Moving a 1963 Globe Trotter out to make room for our ‘62.
Well lookie here… a blog post about us!
Yes, it’s just one big circle of links that lead you right back here eventually, but nevertheless a nice mention by Uwe Salwender (pronounced Oo-Veh if you want to say it almost correctly). He’s head honcho of Area 63 Productions in Orange, California… and what a place it is.
The first thing you may notice in the 14-foot high garage – located in the flat, industrial maze of buildings that make up this industrial stretch of Orange – are the walls. They’re lined with deep shelves, piled high with old sheet metal, aluminum extrusions and cast parts from trailers dating back 50 years or more. Long discontinued fan shrouds are hidden under old vent caps, tucked behind dusty pressure pumps which are next to a rare neck valve that simply can’t be found anymore. Electric nippers, rivet shavers, and impact wrenches lie on long workbenches, behind which a peg board holds hundreds of tiny plugs, solenoids and wires. It’s elegantly disheveled, organized as best you can when you’re dealing with everything from rivets to 10-square foot sheets of vacuum formed aluminum.
But Uwe knows where every last item is located, especially the wide variety of tools and supplies which allow him to jump effortlessly between the disciplines of aircraft construction, plumbing, woodworking, HVAC, automotive and electrical work; usually in a single project.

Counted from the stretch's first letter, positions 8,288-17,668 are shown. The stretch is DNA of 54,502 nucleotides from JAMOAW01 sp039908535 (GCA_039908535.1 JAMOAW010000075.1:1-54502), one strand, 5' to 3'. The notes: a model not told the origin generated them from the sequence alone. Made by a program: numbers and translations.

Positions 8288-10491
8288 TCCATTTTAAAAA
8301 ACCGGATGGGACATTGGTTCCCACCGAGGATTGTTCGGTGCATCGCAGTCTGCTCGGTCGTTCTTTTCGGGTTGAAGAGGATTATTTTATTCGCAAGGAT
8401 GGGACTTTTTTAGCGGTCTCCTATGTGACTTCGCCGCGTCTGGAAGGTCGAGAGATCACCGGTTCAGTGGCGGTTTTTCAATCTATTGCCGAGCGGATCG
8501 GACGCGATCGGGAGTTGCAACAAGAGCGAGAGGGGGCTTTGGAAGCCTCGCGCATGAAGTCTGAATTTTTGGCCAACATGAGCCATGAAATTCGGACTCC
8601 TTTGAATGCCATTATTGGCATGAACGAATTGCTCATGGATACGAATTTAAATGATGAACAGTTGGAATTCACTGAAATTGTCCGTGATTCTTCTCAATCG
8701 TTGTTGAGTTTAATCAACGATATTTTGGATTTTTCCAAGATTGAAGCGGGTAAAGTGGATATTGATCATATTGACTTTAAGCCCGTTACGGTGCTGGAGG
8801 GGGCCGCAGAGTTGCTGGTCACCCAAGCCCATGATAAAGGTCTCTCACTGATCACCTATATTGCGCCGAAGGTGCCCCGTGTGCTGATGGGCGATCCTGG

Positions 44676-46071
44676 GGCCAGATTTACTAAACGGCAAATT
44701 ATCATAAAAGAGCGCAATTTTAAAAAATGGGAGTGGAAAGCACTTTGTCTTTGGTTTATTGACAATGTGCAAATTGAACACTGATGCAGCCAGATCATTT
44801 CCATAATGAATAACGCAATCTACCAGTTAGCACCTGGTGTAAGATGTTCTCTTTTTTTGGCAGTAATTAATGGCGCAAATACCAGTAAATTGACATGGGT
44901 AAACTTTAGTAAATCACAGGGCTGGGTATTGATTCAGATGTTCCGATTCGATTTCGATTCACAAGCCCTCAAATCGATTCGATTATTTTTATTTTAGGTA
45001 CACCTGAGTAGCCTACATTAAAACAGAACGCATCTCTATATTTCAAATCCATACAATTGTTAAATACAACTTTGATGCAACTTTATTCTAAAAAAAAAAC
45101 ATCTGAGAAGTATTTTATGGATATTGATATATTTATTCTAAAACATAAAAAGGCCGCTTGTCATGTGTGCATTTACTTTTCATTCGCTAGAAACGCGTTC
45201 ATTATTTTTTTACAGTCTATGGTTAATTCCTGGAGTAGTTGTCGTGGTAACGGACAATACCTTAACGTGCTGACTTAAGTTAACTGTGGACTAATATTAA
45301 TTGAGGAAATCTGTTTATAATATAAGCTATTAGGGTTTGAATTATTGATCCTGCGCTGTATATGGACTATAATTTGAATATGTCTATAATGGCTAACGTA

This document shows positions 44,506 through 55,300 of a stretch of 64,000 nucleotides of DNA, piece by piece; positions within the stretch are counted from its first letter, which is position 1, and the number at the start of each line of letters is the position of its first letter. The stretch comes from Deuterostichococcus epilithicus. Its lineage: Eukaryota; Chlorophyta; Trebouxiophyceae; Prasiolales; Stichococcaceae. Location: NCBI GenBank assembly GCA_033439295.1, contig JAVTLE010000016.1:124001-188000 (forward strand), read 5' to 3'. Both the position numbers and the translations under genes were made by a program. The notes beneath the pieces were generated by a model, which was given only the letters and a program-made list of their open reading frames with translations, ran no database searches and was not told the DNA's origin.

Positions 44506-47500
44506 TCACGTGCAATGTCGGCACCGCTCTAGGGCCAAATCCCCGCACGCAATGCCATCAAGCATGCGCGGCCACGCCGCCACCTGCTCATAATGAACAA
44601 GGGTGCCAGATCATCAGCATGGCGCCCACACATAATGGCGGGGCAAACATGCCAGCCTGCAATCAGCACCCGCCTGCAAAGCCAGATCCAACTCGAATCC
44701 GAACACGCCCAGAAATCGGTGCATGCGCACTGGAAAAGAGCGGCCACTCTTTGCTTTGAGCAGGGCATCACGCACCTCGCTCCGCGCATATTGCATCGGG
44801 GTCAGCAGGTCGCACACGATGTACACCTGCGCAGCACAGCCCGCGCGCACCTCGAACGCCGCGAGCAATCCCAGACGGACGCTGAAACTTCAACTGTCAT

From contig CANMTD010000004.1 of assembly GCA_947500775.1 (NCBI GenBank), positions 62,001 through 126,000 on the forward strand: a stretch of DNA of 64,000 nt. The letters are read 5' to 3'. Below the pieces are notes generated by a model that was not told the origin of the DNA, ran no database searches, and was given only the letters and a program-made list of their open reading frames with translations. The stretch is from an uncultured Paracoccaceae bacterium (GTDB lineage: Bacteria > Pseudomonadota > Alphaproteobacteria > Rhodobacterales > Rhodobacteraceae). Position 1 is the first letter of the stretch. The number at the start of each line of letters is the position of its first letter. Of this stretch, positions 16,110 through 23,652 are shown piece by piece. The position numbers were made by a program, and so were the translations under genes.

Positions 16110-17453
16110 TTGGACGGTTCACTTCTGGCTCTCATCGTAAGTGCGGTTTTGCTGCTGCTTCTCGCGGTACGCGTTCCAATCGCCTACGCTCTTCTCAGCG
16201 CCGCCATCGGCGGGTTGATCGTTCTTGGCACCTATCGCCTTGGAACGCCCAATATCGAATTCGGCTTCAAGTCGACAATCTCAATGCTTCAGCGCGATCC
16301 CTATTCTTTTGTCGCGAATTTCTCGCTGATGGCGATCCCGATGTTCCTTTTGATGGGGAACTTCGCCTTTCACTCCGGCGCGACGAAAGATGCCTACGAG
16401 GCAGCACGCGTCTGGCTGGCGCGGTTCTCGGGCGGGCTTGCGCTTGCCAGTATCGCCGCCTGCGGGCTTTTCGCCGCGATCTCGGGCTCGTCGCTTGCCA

But if you’re drooling over the creative potential embodied in all those supplies and rare parts, you’re soon distracted by the results of the work itself. In no time I was scootching along on my back to get a better look at the installation of a new axle underneath an early 60’s Caravel… and a few minutes later examining the new, custom birch cabinetry in a polished, 1950’s Flying Cloud. Forget trailer travel: these restorations let you time travel.
I came in wowed by Area 63’s workspace, but left even more taken by Uwe’s attention to detail and knowledge of these trailers. Vintage Airstreams may be worked on and updated often in backyards all over the country, but rarely with such fine results.
1950’s predecessor to our nameplate featured a wonderful, deco-inspired typeface.
Here’s the link to my Flickr set showing some of Uwe’s work for us back in September.